• The man with the invisible comments strikes again :-)

    Hi Bob,

    Bioinformatics is really no different to astatistics when it comes to the tension between research and service

    There will be parallels with other areas; I wasn’t meaning to imply that this was unique to bioinformatics!

    actually, much of bioinformatics is really no different to statistics at all

    Some of it, yes, but if you hold to this too strongly (or rather, too broadly) it becomes a misconception IMHO. This type of work is probably more visible as it probably gets better press – ? (e.g. large genetics/genomics studies are more likely to end up in Nature than, say, an exploration of the details of a protein family).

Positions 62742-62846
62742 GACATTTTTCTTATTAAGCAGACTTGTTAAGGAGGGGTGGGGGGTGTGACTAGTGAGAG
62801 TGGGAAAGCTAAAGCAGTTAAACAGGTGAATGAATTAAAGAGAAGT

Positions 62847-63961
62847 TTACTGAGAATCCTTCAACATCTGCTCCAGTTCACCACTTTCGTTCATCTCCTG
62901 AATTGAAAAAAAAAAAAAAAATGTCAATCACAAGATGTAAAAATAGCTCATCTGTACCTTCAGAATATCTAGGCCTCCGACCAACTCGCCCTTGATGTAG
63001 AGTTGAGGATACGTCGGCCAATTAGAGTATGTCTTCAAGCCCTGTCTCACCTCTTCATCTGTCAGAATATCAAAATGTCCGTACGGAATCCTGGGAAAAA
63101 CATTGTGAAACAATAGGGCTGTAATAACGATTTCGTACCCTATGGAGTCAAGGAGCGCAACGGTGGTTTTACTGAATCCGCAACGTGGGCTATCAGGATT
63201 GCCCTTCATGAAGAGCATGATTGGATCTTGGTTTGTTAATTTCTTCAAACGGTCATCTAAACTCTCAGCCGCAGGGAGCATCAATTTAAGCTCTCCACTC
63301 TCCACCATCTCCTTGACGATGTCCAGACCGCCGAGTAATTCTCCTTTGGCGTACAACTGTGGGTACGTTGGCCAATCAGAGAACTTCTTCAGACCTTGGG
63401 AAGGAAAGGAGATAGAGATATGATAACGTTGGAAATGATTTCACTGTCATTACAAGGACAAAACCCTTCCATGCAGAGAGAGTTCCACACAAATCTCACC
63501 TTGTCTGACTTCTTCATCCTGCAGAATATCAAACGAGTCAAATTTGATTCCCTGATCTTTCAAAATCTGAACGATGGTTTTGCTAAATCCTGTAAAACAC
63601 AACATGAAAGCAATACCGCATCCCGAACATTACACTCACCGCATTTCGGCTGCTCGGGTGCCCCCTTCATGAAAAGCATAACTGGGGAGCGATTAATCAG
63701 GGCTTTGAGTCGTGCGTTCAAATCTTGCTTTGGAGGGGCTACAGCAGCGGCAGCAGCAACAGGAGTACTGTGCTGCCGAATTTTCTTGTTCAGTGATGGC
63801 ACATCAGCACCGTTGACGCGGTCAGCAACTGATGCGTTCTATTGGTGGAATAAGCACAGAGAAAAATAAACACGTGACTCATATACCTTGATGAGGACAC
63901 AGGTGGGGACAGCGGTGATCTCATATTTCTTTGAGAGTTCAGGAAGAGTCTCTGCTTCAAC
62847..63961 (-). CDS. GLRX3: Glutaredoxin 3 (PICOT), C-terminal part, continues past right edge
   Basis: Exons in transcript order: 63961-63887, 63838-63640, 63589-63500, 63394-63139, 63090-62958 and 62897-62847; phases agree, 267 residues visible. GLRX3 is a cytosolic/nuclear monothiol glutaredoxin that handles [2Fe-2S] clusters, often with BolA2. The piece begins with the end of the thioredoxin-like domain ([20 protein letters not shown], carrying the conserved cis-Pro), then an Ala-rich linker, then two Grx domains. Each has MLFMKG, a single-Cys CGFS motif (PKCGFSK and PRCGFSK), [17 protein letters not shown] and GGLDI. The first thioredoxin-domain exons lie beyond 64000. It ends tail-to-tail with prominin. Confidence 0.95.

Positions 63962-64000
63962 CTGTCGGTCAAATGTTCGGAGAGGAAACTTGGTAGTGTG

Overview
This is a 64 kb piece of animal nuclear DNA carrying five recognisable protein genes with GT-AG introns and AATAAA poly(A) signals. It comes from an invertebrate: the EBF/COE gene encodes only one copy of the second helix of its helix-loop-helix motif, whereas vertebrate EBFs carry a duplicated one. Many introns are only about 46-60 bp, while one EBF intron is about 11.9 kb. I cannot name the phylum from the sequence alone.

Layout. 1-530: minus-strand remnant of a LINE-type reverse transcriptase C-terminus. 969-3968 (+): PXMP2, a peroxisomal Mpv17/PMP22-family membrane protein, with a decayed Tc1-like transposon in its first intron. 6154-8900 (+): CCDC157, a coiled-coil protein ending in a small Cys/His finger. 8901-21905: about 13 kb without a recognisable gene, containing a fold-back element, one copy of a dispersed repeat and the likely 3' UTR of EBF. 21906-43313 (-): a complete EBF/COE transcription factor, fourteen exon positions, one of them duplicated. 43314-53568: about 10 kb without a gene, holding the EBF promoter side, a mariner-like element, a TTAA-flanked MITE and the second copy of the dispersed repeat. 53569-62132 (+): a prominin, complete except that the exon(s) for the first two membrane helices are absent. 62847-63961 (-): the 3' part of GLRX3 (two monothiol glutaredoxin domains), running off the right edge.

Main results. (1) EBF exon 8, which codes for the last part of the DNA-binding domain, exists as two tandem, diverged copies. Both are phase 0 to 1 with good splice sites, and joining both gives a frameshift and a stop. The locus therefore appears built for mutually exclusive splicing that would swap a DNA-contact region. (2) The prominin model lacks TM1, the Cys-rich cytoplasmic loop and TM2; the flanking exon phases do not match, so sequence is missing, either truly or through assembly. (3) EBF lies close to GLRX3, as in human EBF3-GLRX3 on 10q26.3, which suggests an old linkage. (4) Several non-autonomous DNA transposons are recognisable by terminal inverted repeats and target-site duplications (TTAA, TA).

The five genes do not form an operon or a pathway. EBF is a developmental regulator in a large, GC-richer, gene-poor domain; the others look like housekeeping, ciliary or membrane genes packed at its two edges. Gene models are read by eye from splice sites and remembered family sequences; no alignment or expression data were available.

As you know (I’m just writing this to keep the conversation up), a fair amount of bioinformatics is — ultimately — based on the properties of molecules, which is derived from chemistry and/or physics. Traditionally that’s particularly true for work on proteins, but it applies elsewhere too. IMHO there should be a lot more physics/chemical-based work than there is. (Expanding on this is a long story, better placed in a blog post I think.)

  • Hi Grant,
    You’re missing out on some well-deserved buzz! @razoralign and @biomednews both credited me via Twitter with your interesting blog post. As I work in advertising in NYC and not bioinformatics in NZ, I hope they get their sources fixed to correctly credit you for your work.
    Cheers,
    Grant (@grantjacobs)

  • Thanks for letting me know.